What I do completely dispute is your County claim. Lack of transportation is a massive barrier in the County and due the failure to establish some form of regional transit for many a cab is the only way into the City. There is a reason that St Clair College is running its own special shuttle bus to the Leamington and Lakeshore to provide students with transportation options or that Sutherland Global Services is looking to launch a “Job Bus” so it can hire people from the county and bring them into the City. South Essex Community Council, Life After 50 and ACCESS Community Services provide a senior shuttle to Windsor for $25 from Leamington and Kingsville from their own program expenses so County Seniors can access the city for socializing, shopping and other services. I have seen and heard the impacts of lack of transport options in the County as people with low income and no car can’t find work, have trouble accessing nutritional food or getting health care. As far as I am concerned any evaluation of Windsor-Essex County that doesn’t include the entire region is fundamentally flawed. For you to disregard a point of view without offering evidence does undermine your position in my opinion.
Aggregate Distance Traveled
I completely disagree that it is an under representation. The number of Emergency Department visits (from the entire region and beyond) being 128,000 per year do not justify your calculation of total people in each ward multiplied by distance traveled in a round trip than subtracting the nearest hospital from the mega hospital site. That isn’t a statistically controlled method as it doesn’t re-weight any jurisdiction all you have done is divide the population into their respective wards, multiply and add. A way it could be done is taking those 128,000 dividing that number by the population percentages of each jurisdiction and then using those numbers as the basis to calculate for the distance traveled.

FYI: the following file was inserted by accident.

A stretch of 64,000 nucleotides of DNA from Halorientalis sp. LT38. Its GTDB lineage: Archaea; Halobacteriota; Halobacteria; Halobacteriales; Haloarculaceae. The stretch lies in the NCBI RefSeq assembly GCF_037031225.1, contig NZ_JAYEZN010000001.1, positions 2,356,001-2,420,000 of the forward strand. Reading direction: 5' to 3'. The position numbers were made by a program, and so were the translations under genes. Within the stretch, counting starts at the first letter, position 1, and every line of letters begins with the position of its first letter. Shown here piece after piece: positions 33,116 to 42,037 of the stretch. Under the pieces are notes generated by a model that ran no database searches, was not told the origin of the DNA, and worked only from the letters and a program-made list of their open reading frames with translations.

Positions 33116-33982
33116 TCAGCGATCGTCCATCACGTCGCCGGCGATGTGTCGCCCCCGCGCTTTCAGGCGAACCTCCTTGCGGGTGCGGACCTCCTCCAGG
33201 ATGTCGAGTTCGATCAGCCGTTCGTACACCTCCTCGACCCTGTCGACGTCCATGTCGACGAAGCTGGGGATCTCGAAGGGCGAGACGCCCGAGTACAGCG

I did select only discharges because the admission (and subsequent discharge) count many of the items that you list in your rebuttal. You must be admitted for almost any surgery, critical emergency cases or severe broken bones i.e. things that require acute care. Many of the minor fractures a broken arm or ankle; or going for an blood work, diagnostic tests or other basis treatments that don’t require admission could very well be provided by a visit that the downtown Urgent Care centre depending on its exact size or scope. Yes the regional cancer centre will be at the new acute care centre but I would point out that there is currently only one cancer centre in the city. If we are measuring the distance to cancer treatment you should recalculate all of ward distance calculations to the Metropolitan campus location rather than the nearest hospital. Also for cancer patents, there is a $100 dollar volunteer shuttle service that will pick you up at home, bring you to your treatment and then drive you back home for your entire cycle of treatment. The main issue is that because you are not specific enough about what service we are measuring you seemingly are listing statistics and services that people MAY need to access at some point in time at that site without taking into account other factors. As a result it does not justify the statistics that your graph presents.
Frankly I think the best statistic that comes from the Windsor Regional Hospital stats is the length of stay after Acute Treatment/Surgery – 5.9 days.
Distance from City Hall
First if you had population density information that is properly cited and presented than it doesn’t matter if it appears biased it is potentially powerful piece of information, assuming your methods are sound.